Wearing lolita fashion can be extremely nerve-wracking, regardless of sub-style. Some people are blessed with incredible self-confidence, able to conduct themselves how they please without the creeping fears of being humiliated. Others, myself included, are not so lucky. The outlandishness of lolita clothing makes it as much of a target for unkind words as other extreme styles, but the reputation of “other lolita” certainly doesn’t help. It is one thing to be mocked by strangers–another thing entirely to be mocked by fellow devotees.
Newcomers to the fashion often ask the question: “How can you wear lolita in public?” There is no secret; the only thing necessary is courage.
It takes courage to step out onto a busy street without fearing other people’s reactions to your attire. It takes courage to hold your head high instead of breaking into tears when a crude comment shoots your way. It takes courage to put on a petticoat and hairbow and step outside again when you know that others will mistreat you. It takes courage to meet new people and do new things, no matter what the context.
The most important part, not just about lolita fashion but about any fashion, is feeling comfortable in your clothing. This may not happen immediately when that clothing is something so far from what you may have worn before. I often notice that lolita who wear other bold styles, such as gothic or punk, are less daunted by the prospect of being out and about in their clothing, and I believe it is because most of them have already conquered most of their fears about going against what is “normal” for fashion. If this is one’s first taste of being a black sheep, it can be very daunting!
Recently I took a bit of an involuntary break from wearing lolita fashion, because I moved into a new place and my clothing was left along the wayside for several months. When I finally dressed up again, I felt most of the nervousness that I thought I had lost return to me. As happy as I felt to be wearing my beloved frills again, I worried about what my landlord might think, about what passersby might say, and so forth.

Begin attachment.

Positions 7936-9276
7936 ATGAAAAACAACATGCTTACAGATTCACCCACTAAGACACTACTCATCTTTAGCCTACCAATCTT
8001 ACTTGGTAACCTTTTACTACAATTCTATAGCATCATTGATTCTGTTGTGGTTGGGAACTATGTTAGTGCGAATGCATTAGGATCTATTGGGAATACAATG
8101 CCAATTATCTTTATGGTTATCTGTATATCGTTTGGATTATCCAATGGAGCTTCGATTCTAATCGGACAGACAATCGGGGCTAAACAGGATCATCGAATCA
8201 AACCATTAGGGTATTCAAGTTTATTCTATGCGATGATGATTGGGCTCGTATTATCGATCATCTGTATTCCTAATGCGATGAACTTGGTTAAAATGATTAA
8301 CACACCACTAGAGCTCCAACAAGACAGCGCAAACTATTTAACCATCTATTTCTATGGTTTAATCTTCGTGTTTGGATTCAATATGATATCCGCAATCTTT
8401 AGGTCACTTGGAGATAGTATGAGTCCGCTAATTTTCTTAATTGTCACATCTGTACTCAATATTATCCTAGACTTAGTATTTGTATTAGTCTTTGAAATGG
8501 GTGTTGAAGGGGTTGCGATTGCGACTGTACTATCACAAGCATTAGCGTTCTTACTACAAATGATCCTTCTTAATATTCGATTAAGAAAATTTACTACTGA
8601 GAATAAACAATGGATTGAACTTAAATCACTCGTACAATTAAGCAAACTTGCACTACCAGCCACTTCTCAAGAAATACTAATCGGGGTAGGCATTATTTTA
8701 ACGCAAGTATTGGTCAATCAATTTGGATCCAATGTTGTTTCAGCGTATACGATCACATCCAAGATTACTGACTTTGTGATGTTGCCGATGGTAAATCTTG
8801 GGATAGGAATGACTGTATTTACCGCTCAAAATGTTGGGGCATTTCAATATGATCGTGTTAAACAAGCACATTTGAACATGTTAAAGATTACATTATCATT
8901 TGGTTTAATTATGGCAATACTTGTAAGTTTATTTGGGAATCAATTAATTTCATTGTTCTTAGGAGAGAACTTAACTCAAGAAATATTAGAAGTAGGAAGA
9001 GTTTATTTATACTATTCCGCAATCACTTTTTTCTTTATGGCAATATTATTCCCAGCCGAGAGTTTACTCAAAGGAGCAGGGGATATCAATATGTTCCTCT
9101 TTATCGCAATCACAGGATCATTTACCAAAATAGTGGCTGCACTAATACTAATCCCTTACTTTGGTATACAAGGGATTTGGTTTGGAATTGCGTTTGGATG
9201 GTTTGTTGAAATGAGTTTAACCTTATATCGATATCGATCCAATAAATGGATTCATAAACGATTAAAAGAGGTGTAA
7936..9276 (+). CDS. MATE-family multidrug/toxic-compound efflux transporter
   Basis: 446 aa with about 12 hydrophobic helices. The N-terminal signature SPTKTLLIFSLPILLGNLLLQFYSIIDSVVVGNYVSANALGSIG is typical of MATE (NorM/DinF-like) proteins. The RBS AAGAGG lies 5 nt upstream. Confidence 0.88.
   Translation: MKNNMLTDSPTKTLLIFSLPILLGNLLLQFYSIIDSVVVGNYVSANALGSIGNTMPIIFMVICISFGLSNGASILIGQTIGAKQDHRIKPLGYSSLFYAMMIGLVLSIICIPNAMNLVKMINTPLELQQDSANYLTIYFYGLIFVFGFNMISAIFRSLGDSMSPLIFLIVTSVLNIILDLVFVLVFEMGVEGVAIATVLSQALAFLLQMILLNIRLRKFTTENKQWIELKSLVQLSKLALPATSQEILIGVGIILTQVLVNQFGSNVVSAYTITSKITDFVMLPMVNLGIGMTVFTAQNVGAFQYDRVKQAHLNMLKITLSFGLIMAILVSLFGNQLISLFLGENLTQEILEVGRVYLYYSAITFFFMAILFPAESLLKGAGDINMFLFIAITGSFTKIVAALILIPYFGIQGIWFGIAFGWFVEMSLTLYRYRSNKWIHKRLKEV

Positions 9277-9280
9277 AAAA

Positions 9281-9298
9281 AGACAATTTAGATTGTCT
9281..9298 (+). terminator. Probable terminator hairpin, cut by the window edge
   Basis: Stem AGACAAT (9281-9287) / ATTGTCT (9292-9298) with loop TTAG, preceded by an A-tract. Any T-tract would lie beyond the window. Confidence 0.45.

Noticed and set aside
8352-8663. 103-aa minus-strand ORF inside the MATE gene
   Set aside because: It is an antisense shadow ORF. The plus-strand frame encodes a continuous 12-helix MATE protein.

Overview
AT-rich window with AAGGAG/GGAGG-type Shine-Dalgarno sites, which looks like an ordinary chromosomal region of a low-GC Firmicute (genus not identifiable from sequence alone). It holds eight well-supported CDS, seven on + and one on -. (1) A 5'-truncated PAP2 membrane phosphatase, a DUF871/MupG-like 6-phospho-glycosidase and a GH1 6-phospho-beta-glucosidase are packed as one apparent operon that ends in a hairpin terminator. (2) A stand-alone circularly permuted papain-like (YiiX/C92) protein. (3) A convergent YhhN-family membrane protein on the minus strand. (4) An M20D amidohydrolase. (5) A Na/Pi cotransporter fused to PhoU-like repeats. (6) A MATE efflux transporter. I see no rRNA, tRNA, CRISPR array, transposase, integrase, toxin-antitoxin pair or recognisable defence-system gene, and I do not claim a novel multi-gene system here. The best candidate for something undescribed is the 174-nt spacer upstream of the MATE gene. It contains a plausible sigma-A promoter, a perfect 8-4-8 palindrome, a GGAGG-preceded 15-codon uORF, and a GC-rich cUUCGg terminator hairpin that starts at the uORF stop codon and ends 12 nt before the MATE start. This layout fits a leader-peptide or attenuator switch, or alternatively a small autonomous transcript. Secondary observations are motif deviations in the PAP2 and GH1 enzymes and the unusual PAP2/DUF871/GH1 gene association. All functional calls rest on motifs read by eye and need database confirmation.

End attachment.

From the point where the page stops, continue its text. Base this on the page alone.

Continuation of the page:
Here are a few tips that I use to help get over that oppressive sinking feeling when fear has taken hold:
- Stand up straight and tall, and smile! If I act like I am confident, even if I am shaking inside, it is easier to go about my business without thinking too much about my worries. Standing erect and having a pleasant expression exudes an attitude that makes one less of an easy target to pick on.
- Bring a friend! I find that I think less about what other people might be thinking if I am engaged in conversation with a friend. There is strength in numbers.
- Remember that strangers have their own lives. They’re not likely to dwell too very much on one odd-looking stranger, so don’t waste time focusing on what goes on in their heads. Keep your thoughts focused on the fun you are having or will have, or other pleasantries.
- Ignore unkind comments. Arguing with some foul-tongued onlookers is a waste of time and energy. If they’re apt to be cruel, it’s best to move from their presence as quickly as possible. That’s not to say that it’s improper to stand up for oneself, but avoid drawing deeper into an escalating conflict.
The very best way to acclimate yourself to wearing lolita is to do it. Discover how far you can take yourself, and then test your boundaries every once in a while. If you love the clothing but are simply too shy to be seen in public (or you worry about being spotted by co-workers, friends, or schoolmates), pack your frills and change into them at your destination. Walking around with a full “flock” of fully-attired lolita is much less nerve-wracking than being alone.
Most importantly, be aware of your surroundings. Don’t let yourself be unsafe. Whispers or mean comments can wound pride, but anything physical cannot be prevented by courage alone. Do your best to know how the people around you behave. If you live in a bigoted place where you might be threatened for your fashion choices, act responsibly.
Just don’t let unfounded anxiety keep you from fun!